Delaware Justices Overturn Conviction in Barbershop Killings
DOVER, Del. (AP) - The Delaware Supreme Court has overturned the conviction of a death-row inmate in the fatal shootings of a man and a 5-year-old boy at a Wilmington barbershop in 2001.
In ruling issued this week, the justices said Chauncy Starling was entitled to a new trial because his defense attorney's mistakes and prosecutors' failure to disclose that charges against the state's key witness had been dropped before Starling's trial.
Starling, 40, was sentenced to death in 2004 for the killings of 5-year-old Damon Gist Jr. and Darnell Evans, 28, at the Made 4 Men barbershop in downtown Wilmington.
Carl Kanefsky, a spokesman for the attorney general's office, said Tuesday that prosecutors were evaluating the court's decision.
Defense attorney David Fragale called the killings of Evans and Gist heinous, but said Starling was not responsible.
"The court's decision reversing Mr. Starling's conviction is consistent with his innocence," Fragale said in an email. "There is no reliable evidence on which to retry Mr. Starling. If the state of Delaware chooses to do so anyway, we are confident that a fair trial will lead to his complete exoneration and allow Mr. Starling to return home to his family where he belongs."
According to court records, Starling and two other men, Alfred Gaines and Richard Frink, were searching for Evans on the day of the shooting. After spotting him, Starling entered the barbershop wearing a hooded sweat shirt and a covering over his face, and shot Evans several times, police said. As Evans tried to run, a bullet struck the child in the head.
In overturning Starling's conviction, the Supreme Court noted that his attorney forgot to examine an eyewitness who recalled seeing newspaper photographs of Starling and another suspect and told an investigator that neither had the same appearance as the shooter.
The court also noted that Starling's attorney failed to object to the admission of a statement by Starling's brother to police after several hours of interrogation that Starling said he was sorry for what he did to the boy.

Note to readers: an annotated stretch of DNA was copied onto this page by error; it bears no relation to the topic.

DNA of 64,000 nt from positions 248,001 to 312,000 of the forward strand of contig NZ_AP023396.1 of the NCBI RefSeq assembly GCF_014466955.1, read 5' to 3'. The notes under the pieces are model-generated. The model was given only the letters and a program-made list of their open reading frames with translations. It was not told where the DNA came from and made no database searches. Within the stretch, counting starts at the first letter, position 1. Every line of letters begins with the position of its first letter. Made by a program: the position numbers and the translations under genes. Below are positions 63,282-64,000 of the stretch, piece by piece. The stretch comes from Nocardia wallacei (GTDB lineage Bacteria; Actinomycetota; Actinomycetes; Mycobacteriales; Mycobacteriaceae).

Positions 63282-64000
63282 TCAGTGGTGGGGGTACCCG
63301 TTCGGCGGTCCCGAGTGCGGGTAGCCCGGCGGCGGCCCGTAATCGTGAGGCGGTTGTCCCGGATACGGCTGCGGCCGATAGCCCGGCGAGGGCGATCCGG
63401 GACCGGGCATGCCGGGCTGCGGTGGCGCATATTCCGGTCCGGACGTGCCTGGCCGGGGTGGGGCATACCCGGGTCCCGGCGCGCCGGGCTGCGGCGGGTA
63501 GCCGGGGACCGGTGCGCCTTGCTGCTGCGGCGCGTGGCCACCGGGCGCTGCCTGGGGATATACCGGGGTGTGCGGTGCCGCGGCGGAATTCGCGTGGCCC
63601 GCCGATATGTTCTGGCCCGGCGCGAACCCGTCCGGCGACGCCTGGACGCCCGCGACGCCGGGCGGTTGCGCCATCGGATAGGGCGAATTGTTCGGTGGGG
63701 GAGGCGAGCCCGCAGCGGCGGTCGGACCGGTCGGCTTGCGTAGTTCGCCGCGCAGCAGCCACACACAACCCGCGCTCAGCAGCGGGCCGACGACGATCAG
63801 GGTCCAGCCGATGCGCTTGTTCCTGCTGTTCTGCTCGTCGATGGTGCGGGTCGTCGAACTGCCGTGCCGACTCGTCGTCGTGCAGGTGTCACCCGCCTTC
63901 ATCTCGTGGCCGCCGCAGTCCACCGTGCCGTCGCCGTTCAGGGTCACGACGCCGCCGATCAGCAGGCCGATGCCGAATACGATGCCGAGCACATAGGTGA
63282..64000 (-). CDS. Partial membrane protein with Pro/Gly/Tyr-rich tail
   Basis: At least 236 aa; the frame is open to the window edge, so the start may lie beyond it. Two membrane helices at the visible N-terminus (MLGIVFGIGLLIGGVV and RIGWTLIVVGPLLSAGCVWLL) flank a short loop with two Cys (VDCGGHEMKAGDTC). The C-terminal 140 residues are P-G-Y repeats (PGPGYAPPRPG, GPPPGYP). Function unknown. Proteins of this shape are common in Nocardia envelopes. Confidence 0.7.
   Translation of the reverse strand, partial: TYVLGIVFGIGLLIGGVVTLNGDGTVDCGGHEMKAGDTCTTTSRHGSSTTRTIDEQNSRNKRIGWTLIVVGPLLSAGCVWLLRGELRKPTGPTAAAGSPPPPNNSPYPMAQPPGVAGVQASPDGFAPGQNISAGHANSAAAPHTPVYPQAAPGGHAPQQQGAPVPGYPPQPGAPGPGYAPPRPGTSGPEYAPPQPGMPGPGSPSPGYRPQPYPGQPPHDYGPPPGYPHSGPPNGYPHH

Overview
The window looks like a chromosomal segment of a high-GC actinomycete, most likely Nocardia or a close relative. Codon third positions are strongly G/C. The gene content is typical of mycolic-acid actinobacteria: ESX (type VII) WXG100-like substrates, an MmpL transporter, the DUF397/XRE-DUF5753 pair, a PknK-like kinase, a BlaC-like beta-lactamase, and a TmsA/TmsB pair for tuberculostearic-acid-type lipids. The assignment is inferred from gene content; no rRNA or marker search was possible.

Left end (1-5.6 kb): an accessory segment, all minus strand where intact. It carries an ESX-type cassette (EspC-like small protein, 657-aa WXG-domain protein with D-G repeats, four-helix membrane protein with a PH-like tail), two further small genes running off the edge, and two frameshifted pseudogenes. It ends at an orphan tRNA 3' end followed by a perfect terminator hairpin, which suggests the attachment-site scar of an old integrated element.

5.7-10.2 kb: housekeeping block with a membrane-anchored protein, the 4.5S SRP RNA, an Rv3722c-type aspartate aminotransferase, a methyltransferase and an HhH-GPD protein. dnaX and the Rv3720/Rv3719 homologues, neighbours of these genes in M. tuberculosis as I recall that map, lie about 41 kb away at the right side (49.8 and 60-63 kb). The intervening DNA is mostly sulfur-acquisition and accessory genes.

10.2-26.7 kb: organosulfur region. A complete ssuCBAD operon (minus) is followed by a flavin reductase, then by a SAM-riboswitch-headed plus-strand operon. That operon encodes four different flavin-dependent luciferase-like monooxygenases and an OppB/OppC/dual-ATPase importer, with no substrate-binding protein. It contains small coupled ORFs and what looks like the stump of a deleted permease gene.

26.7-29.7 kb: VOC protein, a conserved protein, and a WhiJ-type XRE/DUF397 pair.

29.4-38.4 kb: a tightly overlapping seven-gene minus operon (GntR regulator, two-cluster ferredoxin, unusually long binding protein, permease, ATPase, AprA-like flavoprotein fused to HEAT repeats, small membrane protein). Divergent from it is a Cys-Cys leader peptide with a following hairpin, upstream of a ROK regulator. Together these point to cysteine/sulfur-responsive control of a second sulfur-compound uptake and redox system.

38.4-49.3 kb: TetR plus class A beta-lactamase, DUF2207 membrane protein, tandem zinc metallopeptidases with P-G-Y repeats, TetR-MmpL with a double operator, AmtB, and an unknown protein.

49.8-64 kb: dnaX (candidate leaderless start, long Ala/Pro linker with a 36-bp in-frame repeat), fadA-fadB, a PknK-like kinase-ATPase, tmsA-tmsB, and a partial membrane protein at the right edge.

"A substantial argument could have been made that the statement was involuntary and therefore inadmissible," Justice Collins J. Seitz Jr. wrote for the court.
The Supreme Court also noted that before the trial, prosecutors dismissed a warrant and probation violation charges against Gaines, the state's central witness, but told Starling's attorney at the time of trial that the charges against Gaines remained pending.
"Instead of providing accurate information, the state misinformed trial counsel about the status of Gaines' charges. This mistake, unintentional as it was, deprived the defense of important evidence that might have been used to attack the credibility of the state's main witness," Seitz wrote.
He said the errors, taken together, suggest a "reasonable probability" the case would have turned out differently without them.
Starling's attorneys suggested on appeal that prosecutors did Gaines a favor in return for his testimony. The probation violation charge against Gaines stemmed from an incident in which he was found with drugs after being shot by Starling less than a month after the barbershop killings.
Monday, December 9 2019 7:16 AM EST2019-12-09 12:16:46 GMT
Monday, December 9 2019 7:28 AM EST2019-12-09 12:28:48 GMT
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